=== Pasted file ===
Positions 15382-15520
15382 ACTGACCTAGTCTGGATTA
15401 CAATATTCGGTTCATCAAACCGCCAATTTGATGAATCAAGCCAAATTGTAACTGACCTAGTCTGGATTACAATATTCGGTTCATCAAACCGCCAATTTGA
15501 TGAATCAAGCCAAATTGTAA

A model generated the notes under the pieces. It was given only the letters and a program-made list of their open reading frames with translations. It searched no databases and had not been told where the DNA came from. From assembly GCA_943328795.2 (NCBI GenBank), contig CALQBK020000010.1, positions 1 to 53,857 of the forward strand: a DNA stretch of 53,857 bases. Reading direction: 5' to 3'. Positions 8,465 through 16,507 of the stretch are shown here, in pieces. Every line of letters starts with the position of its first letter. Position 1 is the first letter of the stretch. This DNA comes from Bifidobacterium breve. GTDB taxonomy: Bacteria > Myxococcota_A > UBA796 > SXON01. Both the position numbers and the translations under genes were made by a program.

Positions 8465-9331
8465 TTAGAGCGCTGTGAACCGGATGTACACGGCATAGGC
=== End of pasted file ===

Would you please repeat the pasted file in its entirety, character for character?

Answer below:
Positions 15382-15520
15382 ACTGACCTAGTCTGGATTA
15401 CAATATTCGGTTCATCAAACCGCCAATTTGATGAATCAAGCCAAATTGTAACTGACCTAGTCTGGATTACAATATTCGGTTCATCAAACCGCCAATTTGA
15501 TGAATCAAGCCAAATTGTAA

A model generated the notes under the pieces. It was given only the letters and a program-made list of their open reading frames with translations. It searched no databases and had not been told where the DNA came from. From assembly GCA_943328795.2 (NCBI GenBank), contig CALQBK020000010.1, positions 1 to 53,857 of the forward strand: a DNA stretch of 53,857 bases. Reading direction: 5' to 3'. Positions 8,465 through 16,507 of the stretch are shown here, in pieces. Every line of letters starts with the position of its first letter. Position 1 is the first letter of the stretch. This DNA comes from Bifidobacterium breve. GTDB taxonomy: Bacteria > Myxococcota_A > UBA796 > SXON01. Both the position numbers and the translations under genes were made by a program.

Positions 8465-9331
8465 TTAGAGCGCTGTGAACCGGATGTACACGGCATAGGC